Mentor Texts: Novels to Learn From

I’m finally — after two major life events, a grandchild and my daughter’s wedding — ready to start a new novel. I’ve found two mentor texts that I’m hoping will show me something about how to proceed.

Novels to Imitate and Learn From

Educators often use mentor texts when teaching writing to kids. The idea is to choose texts that in some way model the type of writing you want as a result. This means you need a good vision for the end result, or the mentor texts you choose won’t help.

For my new novel, I know that I”ll have quite a few characters and that the POV will probably change often; each section might be quite short; that I might be playing with 3rd person and omniscient POVs. I’ve been looking around and found two that are interesting in this respect.
The first is the 1979 Newbery book, The Westing Game by Ellen Raskin. It features over a dozen characters; it moves in and out of omniscient and 3rd; it has very short sections. Interestingly, Kathi Appelt’s Newbery Honor book, The Underneath, also features multiple characters and she uses short chapters, changing POV often.

Permission and Hope. From these texts, first, I have permission to break the rule of only one main character, one main POV. That’s important. It can be done and done well. Which also gives me hope!

Direction to Start. I’m looking to these two texts as a direction for my first efforts. That does NOT mean I intend to write with a Raskin/Appelt voice. I expect to produce something quite different. Still, this is a place to start.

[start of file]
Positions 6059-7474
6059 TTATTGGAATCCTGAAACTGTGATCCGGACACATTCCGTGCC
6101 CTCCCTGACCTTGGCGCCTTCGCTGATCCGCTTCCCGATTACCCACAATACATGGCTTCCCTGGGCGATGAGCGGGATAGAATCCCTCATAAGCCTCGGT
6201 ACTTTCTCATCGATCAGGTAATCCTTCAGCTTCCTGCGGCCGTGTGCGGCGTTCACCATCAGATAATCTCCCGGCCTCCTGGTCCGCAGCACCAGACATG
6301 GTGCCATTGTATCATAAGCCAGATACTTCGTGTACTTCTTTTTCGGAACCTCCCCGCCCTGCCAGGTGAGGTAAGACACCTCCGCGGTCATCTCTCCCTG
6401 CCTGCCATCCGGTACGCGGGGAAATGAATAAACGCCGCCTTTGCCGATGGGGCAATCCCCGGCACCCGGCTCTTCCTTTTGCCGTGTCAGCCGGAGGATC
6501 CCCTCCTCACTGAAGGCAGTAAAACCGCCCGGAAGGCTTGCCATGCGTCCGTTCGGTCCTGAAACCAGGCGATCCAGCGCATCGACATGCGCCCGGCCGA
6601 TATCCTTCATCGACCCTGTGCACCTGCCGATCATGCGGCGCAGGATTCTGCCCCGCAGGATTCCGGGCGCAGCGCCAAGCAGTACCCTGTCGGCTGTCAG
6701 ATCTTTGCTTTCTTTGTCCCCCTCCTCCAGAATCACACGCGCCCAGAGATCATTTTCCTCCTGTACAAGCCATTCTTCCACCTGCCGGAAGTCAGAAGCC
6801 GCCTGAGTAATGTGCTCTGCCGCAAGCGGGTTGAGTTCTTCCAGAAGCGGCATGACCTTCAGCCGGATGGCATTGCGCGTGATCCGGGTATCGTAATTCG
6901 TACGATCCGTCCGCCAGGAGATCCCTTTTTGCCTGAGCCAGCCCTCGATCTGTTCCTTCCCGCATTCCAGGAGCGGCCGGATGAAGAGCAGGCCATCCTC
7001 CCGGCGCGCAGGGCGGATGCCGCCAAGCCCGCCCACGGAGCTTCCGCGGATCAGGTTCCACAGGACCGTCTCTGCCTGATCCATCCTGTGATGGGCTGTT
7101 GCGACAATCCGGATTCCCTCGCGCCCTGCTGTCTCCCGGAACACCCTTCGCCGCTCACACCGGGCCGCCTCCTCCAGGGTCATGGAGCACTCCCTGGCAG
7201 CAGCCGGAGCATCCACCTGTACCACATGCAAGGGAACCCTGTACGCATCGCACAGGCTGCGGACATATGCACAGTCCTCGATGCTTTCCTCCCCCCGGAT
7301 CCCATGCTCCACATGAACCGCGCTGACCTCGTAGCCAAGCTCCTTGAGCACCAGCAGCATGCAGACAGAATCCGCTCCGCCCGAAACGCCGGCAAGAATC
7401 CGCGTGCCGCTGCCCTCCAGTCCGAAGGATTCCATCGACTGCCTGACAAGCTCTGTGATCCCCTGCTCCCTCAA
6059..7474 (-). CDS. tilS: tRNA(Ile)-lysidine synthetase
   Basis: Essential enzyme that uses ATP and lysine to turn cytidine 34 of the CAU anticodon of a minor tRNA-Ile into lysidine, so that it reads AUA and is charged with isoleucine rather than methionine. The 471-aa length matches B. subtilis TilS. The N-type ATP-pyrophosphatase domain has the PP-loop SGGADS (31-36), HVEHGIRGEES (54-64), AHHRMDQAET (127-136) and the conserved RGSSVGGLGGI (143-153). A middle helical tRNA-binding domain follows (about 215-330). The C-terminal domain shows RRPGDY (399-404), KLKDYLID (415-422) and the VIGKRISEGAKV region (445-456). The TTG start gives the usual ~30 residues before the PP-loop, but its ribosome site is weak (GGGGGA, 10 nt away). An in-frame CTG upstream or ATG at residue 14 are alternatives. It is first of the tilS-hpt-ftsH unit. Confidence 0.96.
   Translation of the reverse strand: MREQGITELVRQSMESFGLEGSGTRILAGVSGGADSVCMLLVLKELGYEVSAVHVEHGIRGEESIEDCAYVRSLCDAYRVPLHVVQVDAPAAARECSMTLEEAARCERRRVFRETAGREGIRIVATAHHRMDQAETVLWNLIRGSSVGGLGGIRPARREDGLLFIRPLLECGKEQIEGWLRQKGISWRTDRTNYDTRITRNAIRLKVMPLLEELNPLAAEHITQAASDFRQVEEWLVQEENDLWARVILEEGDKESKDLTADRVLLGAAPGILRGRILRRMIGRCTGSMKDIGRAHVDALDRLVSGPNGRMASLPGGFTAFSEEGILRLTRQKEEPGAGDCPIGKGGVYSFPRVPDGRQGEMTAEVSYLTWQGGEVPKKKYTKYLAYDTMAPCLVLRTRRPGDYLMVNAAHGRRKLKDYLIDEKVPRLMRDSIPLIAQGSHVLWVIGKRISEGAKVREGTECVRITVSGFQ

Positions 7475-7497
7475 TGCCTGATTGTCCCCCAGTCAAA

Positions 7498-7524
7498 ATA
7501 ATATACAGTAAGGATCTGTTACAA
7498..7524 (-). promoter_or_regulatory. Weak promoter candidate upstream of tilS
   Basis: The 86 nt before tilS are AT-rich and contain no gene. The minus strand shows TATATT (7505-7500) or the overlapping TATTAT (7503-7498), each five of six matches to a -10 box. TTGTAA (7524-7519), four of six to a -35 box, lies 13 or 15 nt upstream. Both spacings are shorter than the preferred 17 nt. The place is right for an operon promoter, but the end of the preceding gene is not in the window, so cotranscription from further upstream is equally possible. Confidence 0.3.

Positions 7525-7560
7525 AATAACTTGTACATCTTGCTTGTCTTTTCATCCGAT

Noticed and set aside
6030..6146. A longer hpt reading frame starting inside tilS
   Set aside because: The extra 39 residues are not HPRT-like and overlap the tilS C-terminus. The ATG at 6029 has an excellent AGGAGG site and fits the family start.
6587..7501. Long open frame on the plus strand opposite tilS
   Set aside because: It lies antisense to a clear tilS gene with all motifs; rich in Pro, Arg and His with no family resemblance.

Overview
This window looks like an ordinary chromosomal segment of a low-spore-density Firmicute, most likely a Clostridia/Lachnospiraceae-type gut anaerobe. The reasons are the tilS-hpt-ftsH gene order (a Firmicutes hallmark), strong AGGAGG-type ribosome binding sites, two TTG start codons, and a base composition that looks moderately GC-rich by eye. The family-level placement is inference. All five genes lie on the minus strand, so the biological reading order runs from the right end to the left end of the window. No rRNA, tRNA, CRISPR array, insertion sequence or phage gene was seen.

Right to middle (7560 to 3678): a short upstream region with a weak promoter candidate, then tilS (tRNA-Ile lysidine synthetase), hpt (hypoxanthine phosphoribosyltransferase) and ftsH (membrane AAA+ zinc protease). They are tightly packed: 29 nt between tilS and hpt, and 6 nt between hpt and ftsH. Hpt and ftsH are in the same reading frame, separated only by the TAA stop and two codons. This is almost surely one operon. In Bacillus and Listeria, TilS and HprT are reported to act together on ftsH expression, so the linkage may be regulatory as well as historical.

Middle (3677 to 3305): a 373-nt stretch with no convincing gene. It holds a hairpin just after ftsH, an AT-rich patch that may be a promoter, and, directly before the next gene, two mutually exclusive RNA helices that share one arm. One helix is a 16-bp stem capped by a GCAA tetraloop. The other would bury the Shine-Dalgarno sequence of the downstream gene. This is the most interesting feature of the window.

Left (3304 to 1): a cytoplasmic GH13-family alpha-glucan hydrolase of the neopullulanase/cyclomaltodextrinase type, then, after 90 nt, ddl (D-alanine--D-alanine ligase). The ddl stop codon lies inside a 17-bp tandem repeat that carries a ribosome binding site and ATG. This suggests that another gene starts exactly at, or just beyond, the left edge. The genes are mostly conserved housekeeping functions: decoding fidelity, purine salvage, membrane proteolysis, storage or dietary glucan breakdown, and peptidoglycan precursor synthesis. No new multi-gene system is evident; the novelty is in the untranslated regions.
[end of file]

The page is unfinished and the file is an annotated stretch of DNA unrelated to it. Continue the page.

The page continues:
Reference and Teaching. I hope to learn how to move from POV to POV and keep the pacing fast, interest high, and reader involvement at the maximum. I think it will be helpful to refer to these mentor texts as I write the first draft; but I think it will be even more helpful as I work on revision later.

So, this week, I’m hoping to make a start, write a couple exploratory pieces, outline, work on character sketches. It’s a start.

10 thoughts on “0

  1. Good luck. Sometimes I study books I really like to help me with things I’m struggling with.

  2. these are great choices of mentor texts and its all the more rewarding to be able to use your own work in class

  3. Natalie:
    What books have you found helpful in your writing? Are you using mentor texts right now?


  4. Darcy,

    I’m attempting a humorous tween mystery. So my mentor texts will be Paris Pan Takes a Dare, I So Don’t Do Mysteries, Enola Holmes…so far. I might also check out the older Sammy Keyes and Echo Falls Mysteries. I’m only going to use mentor texts that I loved or really liked.

  5. Here’s a few books I’ve used.

    Dia Calhoun’s Avielle of Rhia because I liked how she did the character struggle/growth and this is something I struggle with. I know this isn’t the only way to show a character changing but it helped with my particular story.

    Rick Riordan’s The Lightening Thief because Percy is about the same age as my main character though mine’s a girl. I studied it for pacing and internal dialogue.

    Midnight for Charlie Bone by Jenny Nimmo because I like the series. I studied it for pacing and also for Charlie’s internal thoughts. Though this is not a straight third person limited story, so it didn’t totally match what I’m trying to do.

    Right now I’m not using any because I’m just starting the second book in my series (just to get ahead if I am ever so lucky to get published with working full time. I know it’s otherwise not smart to write the second book before the first is sold) so I know the story better.

    I may be using your Novel Revision book again if I decide I have to ax more from my first book. I love your book but hope I don’t have to revise my first one yet again. I might not decide till the Fall conference. Sigh.

  6. Riordan, Calhoun and Nimmo sound like great mentor texts to me! Wow.

    Good luck with the novels!

  7. Laura,
    Absolutely, you only want to use texts you love. Otherwise, it’s not helpful.


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